Korea Institute of Standards & Science (KRISS) is using FLIR Systems' thermal imaging cameras to develop standards for non-destructive testing of metallic and composite materials used in wind power generators.
According to a new applications report from FLIR Systems wind power generation blades, manufactured from advanced composite materials, will convert the wind into electrical power with a range in length from tens to hundreds of metres and reach weights of many tonnes.
During operations, the blades are subjected to an enormous amount of stress that could potentially cause cracks, which may result in catastrophic failure.
FLIR said to date, test methods for detecting cracks in wind turbine blades have been based on direct contact or ultrasonic technology that offers reasonable results, but is limited by the considerable time and effort to detect cracks in local areas.
The thermal imaging test procedure uses FLIR SC-5000 Series thermal imaging cameras developed by KRISS.
The FLIR SC5000 series has been designed mainly for stress analysis and mechanical testing, industrial, educational, R&D, IR thermography and NDT applications.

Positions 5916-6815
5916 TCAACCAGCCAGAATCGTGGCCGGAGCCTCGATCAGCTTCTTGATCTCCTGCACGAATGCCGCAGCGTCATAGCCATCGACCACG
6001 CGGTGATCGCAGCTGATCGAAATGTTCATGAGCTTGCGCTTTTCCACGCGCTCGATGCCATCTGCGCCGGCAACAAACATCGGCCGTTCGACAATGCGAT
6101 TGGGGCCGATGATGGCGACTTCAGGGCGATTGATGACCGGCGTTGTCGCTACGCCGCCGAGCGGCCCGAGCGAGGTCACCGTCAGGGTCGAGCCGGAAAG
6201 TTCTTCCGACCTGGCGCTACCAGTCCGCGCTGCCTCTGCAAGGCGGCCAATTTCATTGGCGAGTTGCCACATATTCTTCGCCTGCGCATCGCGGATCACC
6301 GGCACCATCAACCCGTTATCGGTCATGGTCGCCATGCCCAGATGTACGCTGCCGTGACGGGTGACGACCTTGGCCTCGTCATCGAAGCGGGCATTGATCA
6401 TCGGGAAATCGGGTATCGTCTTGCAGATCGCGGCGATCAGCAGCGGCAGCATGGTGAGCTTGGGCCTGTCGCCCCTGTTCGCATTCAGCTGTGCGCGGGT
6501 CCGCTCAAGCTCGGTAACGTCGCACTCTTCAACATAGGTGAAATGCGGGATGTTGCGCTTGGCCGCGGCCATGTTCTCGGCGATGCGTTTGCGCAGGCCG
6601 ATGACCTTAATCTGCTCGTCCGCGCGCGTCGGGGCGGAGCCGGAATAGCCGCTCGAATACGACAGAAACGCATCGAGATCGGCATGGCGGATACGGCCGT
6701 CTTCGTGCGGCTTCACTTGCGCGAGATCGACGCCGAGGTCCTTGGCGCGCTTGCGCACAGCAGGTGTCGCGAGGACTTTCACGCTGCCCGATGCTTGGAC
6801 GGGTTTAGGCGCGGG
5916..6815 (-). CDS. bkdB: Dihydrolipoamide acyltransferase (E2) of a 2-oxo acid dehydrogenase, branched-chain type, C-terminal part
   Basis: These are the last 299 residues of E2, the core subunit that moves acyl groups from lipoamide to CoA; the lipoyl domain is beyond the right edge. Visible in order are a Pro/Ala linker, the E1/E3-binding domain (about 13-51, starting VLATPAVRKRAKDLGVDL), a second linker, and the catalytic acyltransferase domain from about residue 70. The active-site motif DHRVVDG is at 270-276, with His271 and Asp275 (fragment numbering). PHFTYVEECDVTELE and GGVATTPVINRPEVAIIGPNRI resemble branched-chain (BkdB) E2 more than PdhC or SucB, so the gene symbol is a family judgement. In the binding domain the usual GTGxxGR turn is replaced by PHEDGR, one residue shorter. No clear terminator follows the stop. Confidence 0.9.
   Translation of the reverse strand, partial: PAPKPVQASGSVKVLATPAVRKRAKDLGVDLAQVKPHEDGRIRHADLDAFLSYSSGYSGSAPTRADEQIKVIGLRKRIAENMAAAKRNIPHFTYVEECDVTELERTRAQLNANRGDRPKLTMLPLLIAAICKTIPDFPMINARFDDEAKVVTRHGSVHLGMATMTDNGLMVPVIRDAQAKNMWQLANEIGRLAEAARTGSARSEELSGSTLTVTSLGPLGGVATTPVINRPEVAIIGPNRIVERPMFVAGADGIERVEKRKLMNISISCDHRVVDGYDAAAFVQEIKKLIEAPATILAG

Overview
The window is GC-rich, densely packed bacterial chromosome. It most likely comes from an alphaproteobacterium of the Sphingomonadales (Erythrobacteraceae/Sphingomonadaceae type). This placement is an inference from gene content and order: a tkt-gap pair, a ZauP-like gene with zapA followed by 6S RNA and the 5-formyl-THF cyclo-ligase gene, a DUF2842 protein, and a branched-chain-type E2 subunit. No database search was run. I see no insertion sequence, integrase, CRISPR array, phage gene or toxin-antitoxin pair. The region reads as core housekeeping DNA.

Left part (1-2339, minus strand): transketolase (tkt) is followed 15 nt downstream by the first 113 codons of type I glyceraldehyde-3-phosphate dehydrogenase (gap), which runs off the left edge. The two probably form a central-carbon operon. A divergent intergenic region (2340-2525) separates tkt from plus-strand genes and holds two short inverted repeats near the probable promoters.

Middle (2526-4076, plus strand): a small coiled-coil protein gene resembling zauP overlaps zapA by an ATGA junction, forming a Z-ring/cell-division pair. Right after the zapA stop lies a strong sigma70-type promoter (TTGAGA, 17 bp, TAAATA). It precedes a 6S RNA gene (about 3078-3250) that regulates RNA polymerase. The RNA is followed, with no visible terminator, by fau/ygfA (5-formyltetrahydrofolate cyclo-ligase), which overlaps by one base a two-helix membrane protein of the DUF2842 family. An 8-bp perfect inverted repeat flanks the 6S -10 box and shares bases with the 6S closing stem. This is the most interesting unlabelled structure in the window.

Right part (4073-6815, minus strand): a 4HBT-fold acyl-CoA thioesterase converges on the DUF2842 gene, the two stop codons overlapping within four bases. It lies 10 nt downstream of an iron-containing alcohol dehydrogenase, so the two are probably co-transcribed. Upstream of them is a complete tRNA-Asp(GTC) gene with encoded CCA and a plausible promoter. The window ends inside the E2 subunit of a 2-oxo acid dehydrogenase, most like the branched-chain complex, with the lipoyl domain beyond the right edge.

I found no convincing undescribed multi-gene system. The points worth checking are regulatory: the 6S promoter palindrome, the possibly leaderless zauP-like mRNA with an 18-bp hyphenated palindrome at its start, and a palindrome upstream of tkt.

According to the report, the test procedure provides the advantages of almost instantaneous results over the whole blade and non-contact inspection, enabling the test to be undertaken without having to dissemble the blade from the wind power generator.
KRISS, which is now measuring the test results, is also undertaking research to develop a standardised defect test system and method.
The Korean Society of Non-Destructive Testing vice-president Man-Yong Choi said: "The FLIR SC-5000 Series cameras offer particular features that are key for this application, such as high sensitivity and high-speed thermal imaging."
Image: KRISS is also undertaking research to develop a standardised defect test system and method. Photo: courtesy of FLIR Systems.